• Gather nice things people say about you or that you believe about yourself during happy times. Include compliments, feedback, and praise in the form of cards, emails and notes.
  • Place the positive content on the display. Be as creative and artistic as you like or simply use handwritten or printed content. Add to the display as often as you like.

It may take some time after you create the display or folder before you need it. But when you do, it will be ready for you to use it. 

Keep these tips in mind when you need to withdraw from your self-belief savings: 

  • Read displayed contents out loud. It is almost impossible to think horrible thoughts about yourself as you read out loud and listen to yourself.
  • Focus on the value you provide or have provided to others. This is important because no matter how bad you feel in the moment, what you have contributed can’t be diluted. Your service, care and generosity is still intact, so don’t even try to pick it apart.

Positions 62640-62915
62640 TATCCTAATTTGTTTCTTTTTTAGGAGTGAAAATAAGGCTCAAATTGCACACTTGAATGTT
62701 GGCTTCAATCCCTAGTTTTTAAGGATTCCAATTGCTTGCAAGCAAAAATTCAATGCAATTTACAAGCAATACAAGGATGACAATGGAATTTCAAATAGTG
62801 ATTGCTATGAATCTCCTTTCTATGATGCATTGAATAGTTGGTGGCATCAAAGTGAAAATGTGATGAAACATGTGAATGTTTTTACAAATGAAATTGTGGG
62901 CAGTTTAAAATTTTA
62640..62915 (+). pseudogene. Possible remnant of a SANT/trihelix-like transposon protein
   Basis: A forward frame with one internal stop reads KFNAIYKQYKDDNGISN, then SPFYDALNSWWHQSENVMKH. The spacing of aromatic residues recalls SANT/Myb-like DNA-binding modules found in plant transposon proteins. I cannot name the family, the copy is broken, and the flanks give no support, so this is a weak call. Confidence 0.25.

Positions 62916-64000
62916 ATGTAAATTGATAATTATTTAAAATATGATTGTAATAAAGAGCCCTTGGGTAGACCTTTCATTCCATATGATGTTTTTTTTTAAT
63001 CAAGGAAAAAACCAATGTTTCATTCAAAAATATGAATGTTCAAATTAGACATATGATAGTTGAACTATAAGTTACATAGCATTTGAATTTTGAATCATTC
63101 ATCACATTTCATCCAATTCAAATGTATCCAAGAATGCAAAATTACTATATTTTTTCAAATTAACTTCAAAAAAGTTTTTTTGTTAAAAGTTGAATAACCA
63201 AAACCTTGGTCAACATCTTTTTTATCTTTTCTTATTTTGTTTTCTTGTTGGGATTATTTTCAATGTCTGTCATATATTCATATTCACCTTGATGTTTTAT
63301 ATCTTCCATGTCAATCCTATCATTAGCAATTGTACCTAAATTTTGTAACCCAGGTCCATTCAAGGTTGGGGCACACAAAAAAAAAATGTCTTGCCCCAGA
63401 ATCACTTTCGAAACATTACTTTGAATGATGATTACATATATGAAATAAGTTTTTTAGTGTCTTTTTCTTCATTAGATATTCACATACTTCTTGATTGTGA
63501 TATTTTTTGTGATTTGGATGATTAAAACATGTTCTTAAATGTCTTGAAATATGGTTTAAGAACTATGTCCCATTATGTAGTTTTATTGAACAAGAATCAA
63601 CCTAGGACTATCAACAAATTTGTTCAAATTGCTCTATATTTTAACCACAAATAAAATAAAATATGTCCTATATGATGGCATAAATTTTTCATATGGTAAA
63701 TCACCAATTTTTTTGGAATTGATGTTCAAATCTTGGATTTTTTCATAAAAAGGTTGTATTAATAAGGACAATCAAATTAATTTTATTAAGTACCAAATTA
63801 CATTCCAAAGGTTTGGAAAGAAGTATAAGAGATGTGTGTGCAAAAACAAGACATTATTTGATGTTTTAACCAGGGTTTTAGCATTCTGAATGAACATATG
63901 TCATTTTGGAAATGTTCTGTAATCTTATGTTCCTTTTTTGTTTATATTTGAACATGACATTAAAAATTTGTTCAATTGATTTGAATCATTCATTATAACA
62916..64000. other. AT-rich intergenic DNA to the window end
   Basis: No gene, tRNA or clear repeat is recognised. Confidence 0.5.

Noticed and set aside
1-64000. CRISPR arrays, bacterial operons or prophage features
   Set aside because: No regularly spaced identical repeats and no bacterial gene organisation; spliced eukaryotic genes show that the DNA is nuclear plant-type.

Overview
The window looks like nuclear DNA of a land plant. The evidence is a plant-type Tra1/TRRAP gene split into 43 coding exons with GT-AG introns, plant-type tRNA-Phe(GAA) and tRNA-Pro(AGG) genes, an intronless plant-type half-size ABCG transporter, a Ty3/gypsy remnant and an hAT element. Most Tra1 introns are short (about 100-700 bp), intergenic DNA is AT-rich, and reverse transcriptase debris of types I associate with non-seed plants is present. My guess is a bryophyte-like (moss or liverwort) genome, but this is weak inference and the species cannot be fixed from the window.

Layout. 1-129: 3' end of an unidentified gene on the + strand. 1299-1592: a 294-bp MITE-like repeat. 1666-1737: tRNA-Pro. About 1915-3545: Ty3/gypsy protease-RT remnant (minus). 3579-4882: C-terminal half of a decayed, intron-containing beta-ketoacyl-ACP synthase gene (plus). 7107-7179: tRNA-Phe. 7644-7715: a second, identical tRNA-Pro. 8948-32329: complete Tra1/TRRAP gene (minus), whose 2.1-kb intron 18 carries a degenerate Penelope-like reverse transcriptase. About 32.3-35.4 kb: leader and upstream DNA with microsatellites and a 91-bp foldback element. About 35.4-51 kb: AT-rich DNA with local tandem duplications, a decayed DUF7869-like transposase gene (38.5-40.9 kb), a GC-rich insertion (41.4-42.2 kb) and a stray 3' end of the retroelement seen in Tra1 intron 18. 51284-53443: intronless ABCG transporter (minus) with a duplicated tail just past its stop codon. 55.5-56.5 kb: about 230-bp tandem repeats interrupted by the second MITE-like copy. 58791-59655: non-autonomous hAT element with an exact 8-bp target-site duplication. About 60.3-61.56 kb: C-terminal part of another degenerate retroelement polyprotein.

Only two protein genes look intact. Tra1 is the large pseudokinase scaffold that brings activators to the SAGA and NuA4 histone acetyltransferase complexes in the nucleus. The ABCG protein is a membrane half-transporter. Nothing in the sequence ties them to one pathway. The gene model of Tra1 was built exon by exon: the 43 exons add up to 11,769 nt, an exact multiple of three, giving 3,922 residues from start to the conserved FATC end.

• Notice the content that stands out the most. What are common themes, about you and your character, that remain no matter the circumstance? Read that content out loud several times.
  • Pick one or two things on your display and write about them in your journal. Focus on the value of your service, helping, and positive outcomes. When you focus on the good of the service you’ve provided, it is more difficult to incorporate self-defeating thoughts and talk because service is never about self. 

Creating a self-belief savings account may sound like a whimsical thing to do, but I assure you, it can serve you in a very powerful way. 

By creating an environment of support for your future self, you are creating a safe space through self-care. 

Share this idea, as it is a great project for families or colleagues to do together. When displaying content with family or colleagues, focus on posting about others and not yourself. 

With groups, writing content about each other encourages positive feedback and provides an opportunity for motivation and inspiration. What amazing thing did you see another person do? Write it and post it. Notice how great you make another person feel and how happy it makes you.

If you run out content for yourself or for others, start creating and adding positive affirmations to the display. 

Positive affirmations have the same rate of return as positive content in the self-belief savings account.

Renae Cerquitella, Behavioral Health and Relationship Coach –

Claudia Stanley

Who are you?